There’s a strong possibility that if you’ve purchased a new Lexus within the past several years that it can park itself; that a new Mercedes Benz might be able to inform you when it detects that you’re getting tired and step in when you’ve begun to coast into other lanes; and, if you own a new Ford, you can probably speak to it and have it play you a particular song playlist, or help guide you to a specified location with its integrated GPS.
The Now Of Car Technology
It’s a relatively new phenomenon, but car manufacturers have begun to turn increasingly more and more towards technological innovation in order to differentiate themselves from other manufacturers. For example, the three big German luxury manufacturers in BMW, Audi and Mercedes Benz (MB) have all created similar technologies aimed towards benefiting the driver: BMW has iDrive, Audi uses MMI and MB uses the COMAND APS system.
Still, even more affordable brands like Ford, Chevy, and Honda have all begun hopping onto the technological bandwagon in an effort to make their vehicles far more attractive options for purchase. Ford, for example, has seen huge success and adoption rates with their Sync service.
Yet even despite the increasing propensity of car manufacturers to develop technologies in order to benefit their drivers, the future of technology in vehicles isn’t simply in making the act of driving more convenient.
Cars That Drive Themselves
In some instances, technology seeks to replace the driver almost entirely. Recently, Google has begun developing and testing technology that will allow cars to drive autonomously. Audi, too, has gotten involved in the ever-popular autonomous car market, having recently developed a car that piloted itself up Pikes Peak.
Still, those are technologies that seek to benefit, almost exclusively, the driver, having limited impact on the world outside of that. And yet, with the technological world becoming an increasingly better connected place through social media, embracing the social media frontier is something that will become increasingly important for manufacturers. Already, Chevrolet has begun to do so, allowing drivers to check their Facebook status from the comfort of their drivers seat. But providing more distractions isn’t necessarily solution.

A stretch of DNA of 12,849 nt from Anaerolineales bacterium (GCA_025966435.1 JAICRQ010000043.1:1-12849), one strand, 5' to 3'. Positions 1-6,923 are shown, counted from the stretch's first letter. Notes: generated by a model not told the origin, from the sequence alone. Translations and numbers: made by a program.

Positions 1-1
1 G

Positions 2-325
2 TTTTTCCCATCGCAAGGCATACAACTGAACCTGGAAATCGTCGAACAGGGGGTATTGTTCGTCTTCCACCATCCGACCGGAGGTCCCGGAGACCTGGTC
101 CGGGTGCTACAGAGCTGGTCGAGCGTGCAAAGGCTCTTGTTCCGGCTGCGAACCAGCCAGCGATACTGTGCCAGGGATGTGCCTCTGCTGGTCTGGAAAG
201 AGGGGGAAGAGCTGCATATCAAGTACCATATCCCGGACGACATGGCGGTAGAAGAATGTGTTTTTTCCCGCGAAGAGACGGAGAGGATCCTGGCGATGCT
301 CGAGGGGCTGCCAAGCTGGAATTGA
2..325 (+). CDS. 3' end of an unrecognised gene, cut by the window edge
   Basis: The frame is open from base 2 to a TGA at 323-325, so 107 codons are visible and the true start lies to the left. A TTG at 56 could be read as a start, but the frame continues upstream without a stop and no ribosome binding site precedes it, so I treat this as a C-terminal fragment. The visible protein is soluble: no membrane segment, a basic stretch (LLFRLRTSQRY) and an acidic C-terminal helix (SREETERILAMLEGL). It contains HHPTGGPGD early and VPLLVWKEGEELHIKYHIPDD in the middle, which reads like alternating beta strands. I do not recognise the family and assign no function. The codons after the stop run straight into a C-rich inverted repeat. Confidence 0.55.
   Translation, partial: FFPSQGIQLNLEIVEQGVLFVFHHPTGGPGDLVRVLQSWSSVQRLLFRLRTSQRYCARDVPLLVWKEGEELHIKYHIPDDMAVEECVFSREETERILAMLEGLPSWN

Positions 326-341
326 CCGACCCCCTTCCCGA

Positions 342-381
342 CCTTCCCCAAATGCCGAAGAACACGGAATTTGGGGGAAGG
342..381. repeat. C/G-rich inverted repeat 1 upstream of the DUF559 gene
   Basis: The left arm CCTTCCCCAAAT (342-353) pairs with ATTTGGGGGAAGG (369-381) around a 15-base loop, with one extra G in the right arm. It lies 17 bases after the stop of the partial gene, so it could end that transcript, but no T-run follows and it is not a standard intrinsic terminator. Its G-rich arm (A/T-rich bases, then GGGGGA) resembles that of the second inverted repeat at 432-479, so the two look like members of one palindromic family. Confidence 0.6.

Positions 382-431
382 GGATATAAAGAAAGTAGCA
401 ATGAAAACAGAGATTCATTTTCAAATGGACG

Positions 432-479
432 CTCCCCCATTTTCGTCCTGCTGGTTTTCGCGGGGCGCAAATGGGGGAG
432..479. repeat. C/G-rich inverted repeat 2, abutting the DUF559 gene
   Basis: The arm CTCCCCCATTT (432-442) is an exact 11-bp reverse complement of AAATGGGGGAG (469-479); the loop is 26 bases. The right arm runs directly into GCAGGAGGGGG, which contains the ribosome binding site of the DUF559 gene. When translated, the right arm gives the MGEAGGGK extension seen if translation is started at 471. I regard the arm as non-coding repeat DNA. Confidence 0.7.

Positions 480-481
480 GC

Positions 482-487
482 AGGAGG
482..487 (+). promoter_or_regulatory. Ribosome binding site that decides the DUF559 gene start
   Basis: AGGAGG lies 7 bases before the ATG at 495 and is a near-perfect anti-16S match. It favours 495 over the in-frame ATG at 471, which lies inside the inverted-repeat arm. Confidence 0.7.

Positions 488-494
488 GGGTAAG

Connectivity, Not Complication
Which is why I feel that the future of automotive technology is in creating opportunities for the driver. Opportunities to meet up with friends, drive to stores or restaurants and keep up on their scheduled maintenances. Tapping into their phones in order to remind them that, in 30 minutes, they have a meeting with an important client.And now, with social media playing an increasingly important role in our lives, it should also be a part of our driving experience while still providing minimal distraction.
And I stress the importance of minimal distraction. Listening to music, following directions on a GPS and talking with friends is already extremely distracting and a potential recipe for disaster. Arguably the most important aspect of new technology in cars is in keeping us safe, so it’s important that other technologies which may not be intended to make our vehicles more safe don’t necessarily make them riskier, either.
Needless to say, technology is an ever-evolving pursuit of perfection and convenience. The purpose of technology is to make our lives easier, safer and, in some cases, better connected. And eventually, in order to create the safest road environment, that may involve taking the human driver out of the equation entirely.
But that’s in the future. Now, what’s important is finding better and more intuitive ways for us to connect with others in our vehicles, while simultaneously ensuring that we’re not necessarily being asked to take our eyes off the road, either.
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